We all wear footwear, but how many of us wear the right type for different tasks?
On the farm, there are many everyday tasks that could result in injuries to feet or ankles if the proper footwear is not used. Footwear is a key aspect of injury prevention, which is why it’s important to wear the right type to ensure your safety. Make sure you’re using footwear that meets specific safety standards by always selecting CSA-approved footwear, which can be identified by a green triangle (usually found on the right foot).
When it comes to tasks that involve heavy lifting, safety footwear with a steel or composite toe should be worn any time there’s a chance of your foot being struck by or pinched between objects. And in situations where your foot could be injured by an object falling on top of it, use safety footwear with metatarsal guards on the tongue.
For jobs that involve electrical work, select footwear that has an electrical insulator (dielectric), which will provide resistance against electric shock. To identify this type of footwear, look for an orange Greek letter omega symbol (which resembles an upside-down horseshoe).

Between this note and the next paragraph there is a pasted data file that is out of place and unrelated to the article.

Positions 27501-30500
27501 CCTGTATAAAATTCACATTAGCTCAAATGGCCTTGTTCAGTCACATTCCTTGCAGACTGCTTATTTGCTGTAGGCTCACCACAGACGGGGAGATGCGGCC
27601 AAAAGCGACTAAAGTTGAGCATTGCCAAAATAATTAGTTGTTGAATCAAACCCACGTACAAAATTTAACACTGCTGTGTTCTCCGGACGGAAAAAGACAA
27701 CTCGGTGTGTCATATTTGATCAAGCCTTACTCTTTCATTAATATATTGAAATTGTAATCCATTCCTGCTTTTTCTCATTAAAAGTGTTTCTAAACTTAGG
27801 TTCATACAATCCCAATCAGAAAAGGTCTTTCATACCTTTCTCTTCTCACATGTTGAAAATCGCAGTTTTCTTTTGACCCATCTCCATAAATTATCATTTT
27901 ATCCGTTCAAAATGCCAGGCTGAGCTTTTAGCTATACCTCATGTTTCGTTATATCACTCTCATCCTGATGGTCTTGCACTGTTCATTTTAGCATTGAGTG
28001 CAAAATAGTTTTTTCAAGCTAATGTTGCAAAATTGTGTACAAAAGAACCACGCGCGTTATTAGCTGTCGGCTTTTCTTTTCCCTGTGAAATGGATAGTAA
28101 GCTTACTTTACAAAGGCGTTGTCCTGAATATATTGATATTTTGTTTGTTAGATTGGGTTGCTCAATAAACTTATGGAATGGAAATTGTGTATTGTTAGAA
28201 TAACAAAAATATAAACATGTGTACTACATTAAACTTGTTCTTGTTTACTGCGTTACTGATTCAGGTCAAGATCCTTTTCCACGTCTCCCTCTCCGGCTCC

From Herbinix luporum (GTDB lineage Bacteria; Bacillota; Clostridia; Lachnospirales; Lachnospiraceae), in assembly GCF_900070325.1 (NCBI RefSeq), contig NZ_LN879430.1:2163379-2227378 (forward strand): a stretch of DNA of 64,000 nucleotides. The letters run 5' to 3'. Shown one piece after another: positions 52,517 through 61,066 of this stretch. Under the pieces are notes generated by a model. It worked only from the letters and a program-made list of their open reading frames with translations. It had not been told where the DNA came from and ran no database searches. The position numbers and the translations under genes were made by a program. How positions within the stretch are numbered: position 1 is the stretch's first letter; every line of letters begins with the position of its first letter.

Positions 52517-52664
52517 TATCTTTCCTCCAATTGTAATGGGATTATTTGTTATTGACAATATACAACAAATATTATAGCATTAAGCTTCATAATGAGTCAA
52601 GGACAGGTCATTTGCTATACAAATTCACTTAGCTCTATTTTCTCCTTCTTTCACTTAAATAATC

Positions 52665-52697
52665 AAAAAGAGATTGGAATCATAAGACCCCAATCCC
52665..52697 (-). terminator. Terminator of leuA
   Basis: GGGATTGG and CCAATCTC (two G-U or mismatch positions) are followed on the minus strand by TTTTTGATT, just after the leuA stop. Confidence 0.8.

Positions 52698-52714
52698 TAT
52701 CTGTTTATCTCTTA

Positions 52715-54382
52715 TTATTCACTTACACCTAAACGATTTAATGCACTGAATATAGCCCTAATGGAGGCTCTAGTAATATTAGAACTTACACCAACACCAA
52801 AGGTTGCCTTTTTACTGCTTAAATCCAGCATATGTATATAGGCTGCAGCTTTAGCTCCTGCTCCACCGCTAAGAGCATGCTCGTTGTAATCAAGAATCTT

There’s no question that producers work in all kinds of different conditions. When working in wet or muddy conditions, rubber boots are an obvious choice for keeping feet dry. It’s a good idea to clean any mud and debris from your boots at the end of the day in order to maintain grip and avoid tracking debris. You can also prevent slips and falls on wet, oily, snow-covered, or icy surfaces by wearing footwear with an anti-slip outsole to maintain maximum traction. Keep in mind that while overshoe attachments (like cleats or crampons) might be useful for icy conditions, they can be hazardous to wear on dry, hard surfaces.
When working on uneven surfaces, select footwear with a tall upper and laces all the way to the top of the boot, which will help to support your ankle and prevent injury from rolling it.
If you have torn or damaged footwear that you think you could get a couple of extra months out of, you might want to think again. Leaky rubber boots don’t just lead to cold, wet feet; they could potentially expose you to chemicals and other hazardous substances. Rather than take any chances, replace damaged footwear as soon as possible.
Because footwear is such an important part of injury prevention on the farm, these requirements should be listed as mandatory personal protective equipment in the safe work procedures part of your safety management system. Don’t forget to discuss the footwear requirements for specific jobs with workers during orientation.
Always assess the conditions and potential hazards that you’ll be working in and select the right type of footwear for the job. Wearing the proper footwear will help ensure your safety, which means less risk of injury and more productive work.
Robert Gobeil is the Canadian Agricultural Safety Association’s ag health and safety specialist.